A University of Ulster PhD student has been named Dietetics Student of the Year in a national competition.
Father of two, Caomhan Logue (33) from Derry~Londonderry, was one of three students from across the UK to make the final cut in the Complete Nutrition competition and he collected the top prize at an awards ceremony in London.
Caomhan graduated from Ulster with a First Class honours degree in Dietetics in July 2012 and is now in the second year of his doctorate studies within the Northern Ireland Centre for Food & Health (NICHE) at the University’s Coleraine campus.
After leaving St Columb’s College, Caomhan studied History at Ulster’s Magee campus, graduating in 2001. He joined the Civil Service and spent the next five years working with the Water Service in Belfast and with the Driver and Vehicle Agency in both Coleraine and New buildings before deciding he needed a career change.
“I was doing a lot of travelling to and from work and over time, I got really interested in food and diet – maybe it was all those dodgy lunches that got me thinking – and I decided to go back to university to study dietetics.”
Caomhan admits that returning to university as a mature student made him all the more determined to succeed.
“I was certainly a bit older and maybe a bit wiser than I was when I had just left school so I was very focused and knew exactly what I wanted.
“Like a lot of others, I probably didn’t give enough thought to the subjects I did at A level – it’s very hard for a 16-17 year old to know what they want to do. I hadn’t studied Science at A Level so I completed an Access course in Science at the North West Regional College to meet the Dietetics course entry requirements. Staff have been great in supporting me throughout.”
He successfully juggled his full time job with the demands of the full time Access course by using up all his holidays and flexi-leave but says it was a sacrifice worth making to help him become a dietitian.
Once Caomhan secured his place on the course, he was determined to give it his best shot, not least to justify the great financial sacrifice that he and his partner Melissa had made to help achieve his goal.
Caomhan is now working towards his PhD as part of a collaboration with the National Institute for Public Health and the Environment (RIVM) in the Netherlands. His project, entitled “Biomarkers for intakes of low-calorie sweeteners: investigating dietary intakes and health” will involve a novel method of measuring sweeteners and using this to investigate their effect on health.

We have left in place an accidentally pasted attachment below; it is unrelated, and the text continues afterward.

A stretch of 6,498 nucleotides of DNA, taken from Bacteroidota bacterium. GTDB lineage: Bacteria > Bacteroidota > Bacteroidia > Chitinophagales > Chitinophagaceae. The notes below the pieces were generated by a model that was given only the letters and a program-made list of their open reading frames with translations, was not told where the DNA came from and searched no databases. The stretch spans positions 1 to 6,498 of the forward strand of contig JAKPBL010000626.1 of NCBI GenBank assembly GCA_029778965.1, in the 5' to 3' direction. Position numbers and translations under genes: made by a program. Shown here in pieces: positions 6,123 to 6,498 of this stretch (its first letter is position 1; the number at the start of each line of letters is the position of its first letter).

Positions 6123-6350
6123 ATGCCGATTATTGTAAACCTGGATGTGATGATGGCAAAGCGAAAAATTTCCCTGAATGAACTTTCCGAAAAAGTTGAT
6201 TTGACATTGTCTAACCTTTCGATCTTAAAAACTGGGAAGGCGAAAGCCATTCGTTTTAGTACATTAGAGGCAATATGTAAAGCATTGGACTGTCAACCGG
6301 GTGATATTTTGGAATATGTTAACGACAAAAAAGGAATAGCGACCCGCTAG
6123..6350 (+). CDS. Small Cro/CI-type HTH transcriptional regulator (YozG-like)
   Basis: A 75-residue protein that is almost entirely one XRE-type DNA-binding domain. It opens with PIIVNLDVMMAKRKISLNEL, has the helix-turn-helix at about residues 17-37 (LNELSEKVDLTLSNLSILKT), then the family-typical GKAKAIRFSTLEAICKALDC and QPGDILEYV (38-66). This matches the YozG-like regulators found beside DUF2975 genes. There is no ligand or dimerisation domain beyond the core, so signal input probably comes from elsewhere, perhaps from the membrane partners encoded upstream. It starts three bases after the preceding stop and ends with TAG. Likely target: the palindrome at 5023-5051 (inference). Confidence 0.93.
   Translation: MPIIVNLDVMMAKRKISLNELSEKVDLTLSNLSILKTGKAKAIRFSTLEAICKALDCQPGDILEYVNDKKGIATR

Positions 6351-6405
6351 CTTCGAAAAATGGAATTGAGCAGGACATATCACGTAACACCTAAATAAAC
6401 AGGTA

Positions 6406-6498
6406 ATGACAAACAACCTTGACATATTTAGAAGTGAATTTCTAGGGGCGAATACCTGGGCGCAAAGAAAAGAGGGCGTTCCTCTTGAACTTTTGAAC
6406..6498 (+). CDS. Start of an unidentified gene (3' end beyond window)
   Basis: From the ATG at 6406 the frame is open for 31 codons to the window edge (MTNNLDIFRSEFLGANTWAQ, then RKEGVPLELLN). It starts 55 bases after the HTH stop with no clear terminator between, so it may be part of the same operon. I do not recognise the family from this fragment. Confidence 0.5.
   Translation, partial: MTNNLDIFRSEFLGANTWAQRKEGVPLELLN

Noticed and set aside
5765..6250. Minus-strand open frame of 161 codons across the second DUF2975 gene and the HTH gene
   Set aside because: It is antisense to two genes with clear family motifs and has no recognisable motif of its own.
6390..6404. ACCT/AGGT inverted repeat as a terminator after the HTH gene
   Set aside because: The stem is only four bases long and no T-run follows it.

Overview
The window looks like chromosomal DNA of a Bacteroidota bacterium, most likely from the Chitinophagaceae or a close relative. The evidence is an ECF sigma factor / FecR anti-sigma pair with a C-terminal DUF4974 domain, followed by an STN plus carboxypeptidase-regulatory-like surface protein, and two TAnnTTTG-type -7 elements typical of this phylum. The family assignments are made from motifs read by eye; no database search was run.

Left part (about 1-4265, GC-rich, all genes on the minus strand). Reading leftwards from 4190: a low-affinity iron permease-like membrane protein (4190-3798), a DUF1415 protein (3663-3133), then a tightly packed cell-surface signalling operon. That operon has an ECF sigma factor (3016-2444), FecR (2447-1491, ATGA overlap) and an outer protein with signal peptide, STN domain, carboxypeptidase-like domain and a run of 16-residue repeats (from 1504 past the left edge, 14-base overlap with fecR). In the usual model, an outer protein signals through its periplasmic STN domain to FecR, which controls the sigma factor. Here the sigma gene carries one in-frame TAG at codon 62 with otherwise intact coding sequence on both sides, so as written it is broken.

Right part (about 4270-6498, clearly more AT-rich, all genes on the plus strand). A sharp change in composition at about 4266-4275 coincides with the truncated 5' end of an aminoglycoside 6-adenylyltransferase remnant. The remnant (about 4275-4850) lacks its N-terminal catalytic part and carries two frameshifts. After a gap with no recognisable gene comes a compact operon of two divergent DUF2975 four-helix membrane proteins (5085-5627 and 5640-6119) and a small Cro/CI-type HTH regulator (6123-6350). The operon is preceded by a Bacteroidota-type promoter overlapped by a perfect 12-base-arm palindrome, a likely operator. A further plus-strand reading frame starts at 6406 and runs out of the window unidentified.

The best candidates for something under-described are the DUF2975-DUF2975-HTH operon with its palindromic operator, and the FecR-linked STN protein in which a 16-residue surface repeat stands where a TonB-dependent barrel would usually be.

Congratulating him on his success, Caomhan’s PhD supervisor, Dr Alison Gallagher said the award recognises Caomhan’s academic ability and also the personal sacrifices he made to become a Registered Dietitian.
“He is an ideal role model for other students and continually demonstrates an enthusiasm and thirst for developing his knowledge and skills, attributes he now uses to motivate and support other students.
“Caomhan is an exemplary student: he achieved a First Class Honours degree in the summer of 2012, and was offered a temporary dietetic post almost immediately on receiving his HCPC registration - the first in his class to secure employment.”
She added: “Caomhan is now undertaking a full-time PhD and constantly seeks opportunities to use his dietetic skills to support the teaching and learning of other students, and in community based nutrition projects.”
Human nutrition research at the University of Ulster is conducted in NICHE, a centre of excellence officially set up with EU structural funds in 1996 to provide greater understanding of diet-related health issues.
Nutrition research has formed a significant part of the University’s Research Assessment Exercise (RAE) submission in Biomedical Sciences since 1989. NICHE has been ranked 1st in the UK in the RAE of 1996 and 2001, and in the last RAE in 2008 NICHE was ranked 1st in research power. NICHE has 27 academic, 4 technical and 15 research staff, as well as over 20 postgraduate research students.
From History Graduate to Registered Dietitian
4 October 2013